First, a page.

Ghost Train Social Sensitivity

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Mowry is very interested in giving voice to the concerns of the young people of Oakland, trying to call society's attention to their lives. Thus, his fiction up to this novel has always included issues of poverty, education, and race. Ghost Train deals with these issues, but the mystery of the ghost train holds center stage, with the social issues providing background and enriching the experiences of Remi and Niya.

Concerned as he is with depicting his characters' lives honestly, he presents their views, language, and behavior realistically—an honored tradition in American literature dating back to the days of Mark Twain's Adventures of Huckleberry Finn (1884; please see separate entry). Some of this realism may be discomforting, although familiar to young audiences. For instance, Remi and Niya quickly develop a physical interest in each other, and they talk frankly about breasts, periods, and Remi's still...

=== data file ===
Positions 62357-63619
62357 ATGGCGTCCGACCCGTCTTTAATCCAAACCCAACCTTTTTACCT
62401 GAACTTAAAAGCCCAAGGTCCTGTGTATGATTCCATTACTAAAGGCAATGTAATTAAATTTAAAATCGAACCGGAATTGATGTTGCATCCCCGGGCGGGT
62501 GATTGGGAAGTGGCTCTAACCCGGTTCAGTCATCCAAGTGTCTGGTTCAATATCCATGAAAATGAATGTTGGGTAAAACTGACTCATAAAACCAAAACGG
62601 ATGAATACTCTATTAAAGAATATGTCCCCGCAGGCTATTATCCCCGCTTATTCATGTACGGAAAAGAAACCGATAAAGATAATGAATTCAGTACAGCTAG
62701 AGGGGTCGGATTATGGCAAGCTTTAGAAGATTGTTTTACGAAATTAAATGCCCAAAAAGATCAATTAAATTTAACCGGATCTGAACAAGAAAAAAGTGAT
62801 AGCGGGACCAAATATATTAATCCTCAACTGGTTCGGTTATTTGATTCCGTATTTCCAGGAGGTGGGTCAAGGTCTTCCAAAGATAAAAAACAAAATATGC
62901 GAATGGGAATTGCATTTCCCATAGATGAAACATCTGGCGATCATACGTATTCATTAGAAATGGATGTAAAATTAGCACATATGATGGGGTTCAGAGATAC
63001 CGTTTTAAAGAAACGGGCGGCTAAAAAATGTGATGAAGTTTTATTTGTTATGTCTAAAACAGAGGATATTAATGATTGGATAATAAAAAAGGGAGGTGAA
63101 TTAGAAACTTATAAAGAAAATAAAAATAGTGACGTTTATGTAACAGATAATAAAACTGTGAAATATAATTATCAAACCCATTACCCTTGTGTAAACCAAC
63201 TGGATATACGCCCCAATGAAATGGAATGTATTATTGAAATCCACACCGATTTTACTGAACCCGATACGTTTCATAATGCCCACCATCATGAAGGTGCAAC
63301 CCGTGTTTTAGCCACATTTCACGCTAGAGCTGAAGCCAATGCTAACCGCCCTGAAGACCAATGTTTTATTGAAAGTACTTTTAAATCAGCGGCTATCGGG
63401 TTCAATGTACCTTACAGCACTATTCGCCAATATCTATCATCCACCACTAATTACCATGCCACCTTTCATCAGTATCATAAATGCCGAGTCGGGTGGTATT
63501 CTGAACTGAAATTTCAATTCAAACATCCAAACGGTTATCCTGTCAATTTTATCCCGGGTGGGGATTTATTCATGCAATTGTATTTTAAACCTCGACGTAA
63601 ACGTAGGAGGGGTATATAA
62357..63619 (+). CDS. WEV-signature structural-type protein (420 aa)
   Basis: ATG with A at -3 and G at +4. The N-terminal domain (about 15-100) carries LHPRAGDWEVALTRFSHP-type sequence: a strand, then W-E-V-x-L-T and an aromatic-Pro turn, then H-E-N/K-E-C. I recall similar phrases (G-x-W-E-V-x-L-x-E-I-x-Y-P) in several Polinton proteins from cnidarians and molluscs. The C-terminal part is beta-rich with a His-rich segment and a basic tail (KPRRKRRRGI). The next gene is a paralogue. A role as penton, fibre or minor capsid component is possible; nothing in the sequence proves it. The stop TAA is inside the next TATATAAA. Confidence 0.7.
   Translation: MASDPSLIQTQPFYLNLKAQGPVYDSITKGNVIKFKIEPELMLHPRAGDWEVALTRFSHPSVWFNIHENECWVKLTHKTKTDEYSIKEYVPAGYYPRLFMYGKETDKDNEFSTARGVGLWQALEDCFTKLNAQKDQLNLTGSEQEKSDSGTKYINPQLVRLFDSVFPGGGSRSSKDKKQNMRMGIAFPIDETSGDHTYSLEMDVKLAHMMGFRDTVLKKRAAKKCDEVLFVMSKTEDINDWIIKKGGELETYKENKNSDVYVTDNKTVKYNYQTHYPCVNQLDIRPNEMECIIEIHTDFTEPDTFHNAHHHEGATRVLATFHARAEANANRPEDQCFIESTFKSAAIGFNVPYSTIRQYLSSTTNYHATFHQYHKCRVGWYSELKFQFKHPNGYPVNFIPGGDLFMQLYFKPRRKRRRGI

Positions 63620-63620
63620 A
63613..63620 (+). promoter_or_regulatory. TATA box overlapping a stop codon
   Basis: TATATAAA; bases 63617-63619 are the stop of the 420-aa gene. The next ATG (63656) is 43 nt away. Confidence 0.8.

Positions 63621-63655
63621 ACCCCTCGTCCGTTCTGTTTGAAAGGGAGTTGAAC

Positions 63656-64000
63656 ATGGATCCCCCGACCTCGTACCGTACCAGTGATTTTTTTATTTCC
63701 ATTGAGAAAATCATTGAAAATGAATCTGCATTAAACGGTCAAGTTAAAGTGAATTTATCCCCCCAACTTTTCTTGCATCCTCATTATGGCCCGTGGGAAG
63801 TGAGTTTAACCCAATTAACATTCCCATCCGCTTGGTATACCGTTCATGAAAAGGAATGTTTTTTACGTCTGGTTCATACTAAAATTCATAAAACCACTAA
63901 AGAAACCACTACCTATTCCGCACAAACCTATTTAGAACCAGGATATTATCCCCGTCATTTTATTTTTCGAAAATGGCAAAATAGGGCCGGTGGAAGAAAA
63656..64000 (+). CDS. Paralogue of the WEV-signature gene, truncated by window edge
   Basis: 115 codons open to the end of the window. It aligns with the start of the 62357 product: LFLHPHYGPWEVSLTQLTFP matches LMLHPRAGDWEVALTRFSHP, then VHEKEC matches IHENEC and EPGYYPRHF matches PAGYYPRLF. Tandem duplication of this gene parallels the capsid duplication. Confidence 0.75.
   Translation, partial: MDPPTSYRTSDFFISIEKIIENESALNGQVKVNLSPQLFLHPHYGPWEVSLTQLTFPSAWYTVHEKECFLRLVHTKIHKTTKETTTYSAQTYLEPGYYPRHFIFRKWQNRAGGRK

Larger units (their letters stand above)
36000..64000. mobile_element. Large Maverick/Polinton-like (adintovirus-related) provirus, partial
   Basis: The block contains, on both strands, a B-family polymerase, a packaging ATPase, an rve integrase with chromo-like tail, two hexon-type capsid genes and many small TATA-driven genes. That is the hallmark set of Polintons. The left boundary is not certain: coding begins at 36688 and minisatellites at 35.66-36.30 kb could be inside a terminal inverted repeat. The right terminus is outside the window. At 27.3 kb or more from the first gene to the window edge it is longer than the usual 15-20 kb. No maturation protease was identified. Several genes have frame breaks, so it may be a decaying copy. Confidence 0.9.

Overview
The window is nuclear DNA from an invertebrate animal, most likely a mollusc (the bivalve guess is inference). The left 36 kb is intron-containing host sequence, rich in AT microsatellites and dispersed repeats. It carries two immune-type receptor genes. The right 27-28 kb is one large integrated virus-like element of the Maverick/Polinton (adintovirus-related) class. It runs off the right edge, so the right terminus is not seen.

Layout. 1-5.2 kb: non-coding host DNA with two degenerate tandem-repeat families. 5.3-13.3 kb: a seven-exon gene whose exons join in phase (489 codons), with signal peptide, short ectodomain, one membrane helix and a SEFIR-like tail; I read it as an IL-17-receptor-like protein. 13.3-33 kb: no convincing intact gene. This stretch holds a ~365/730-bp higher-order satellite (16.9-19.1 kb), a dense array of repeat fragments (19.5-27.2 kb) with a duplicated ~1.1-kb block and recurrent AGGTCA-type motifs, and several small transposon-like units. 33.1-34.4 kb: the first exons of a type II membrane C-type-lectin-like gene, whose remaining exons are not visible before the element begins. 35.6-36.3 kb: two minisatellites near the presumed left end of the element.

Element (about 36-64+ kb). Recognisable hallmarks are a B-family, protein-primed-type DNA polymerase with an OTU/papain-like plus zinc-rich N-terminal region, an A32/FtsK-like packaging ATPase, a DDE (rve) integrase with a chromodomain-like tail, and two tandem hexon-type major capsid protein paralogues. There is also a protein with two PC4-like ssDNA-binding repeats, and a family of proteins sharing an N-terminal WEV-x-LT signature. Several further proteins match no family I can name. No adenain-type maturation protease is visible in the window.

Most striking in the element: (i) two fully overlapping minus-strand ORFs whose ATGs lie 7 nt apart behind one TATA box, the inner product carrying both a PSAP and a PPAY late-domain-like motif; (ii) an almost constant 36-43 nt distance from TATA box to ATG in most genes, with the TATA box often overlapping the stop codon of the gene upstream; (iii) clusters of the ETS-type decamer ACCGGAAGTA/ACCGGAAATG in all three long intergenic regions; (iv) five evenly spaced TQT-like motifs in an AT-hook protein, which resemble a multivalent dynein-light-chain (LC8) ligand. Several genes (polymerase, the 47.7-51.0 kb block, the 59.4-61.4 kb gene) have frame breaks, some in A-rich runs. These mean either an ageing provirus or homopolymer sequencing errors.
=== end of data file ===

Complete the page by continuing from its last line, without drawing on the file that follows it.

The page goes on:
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This section contains 317 words
(approx. 2 pages at 300 words per page)
Buy the Ghost Train Short Guide
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Ghost Train from Gale. ©2005-2006 Thomson Gale, a part of the Thomson Corporation. All rights reserved.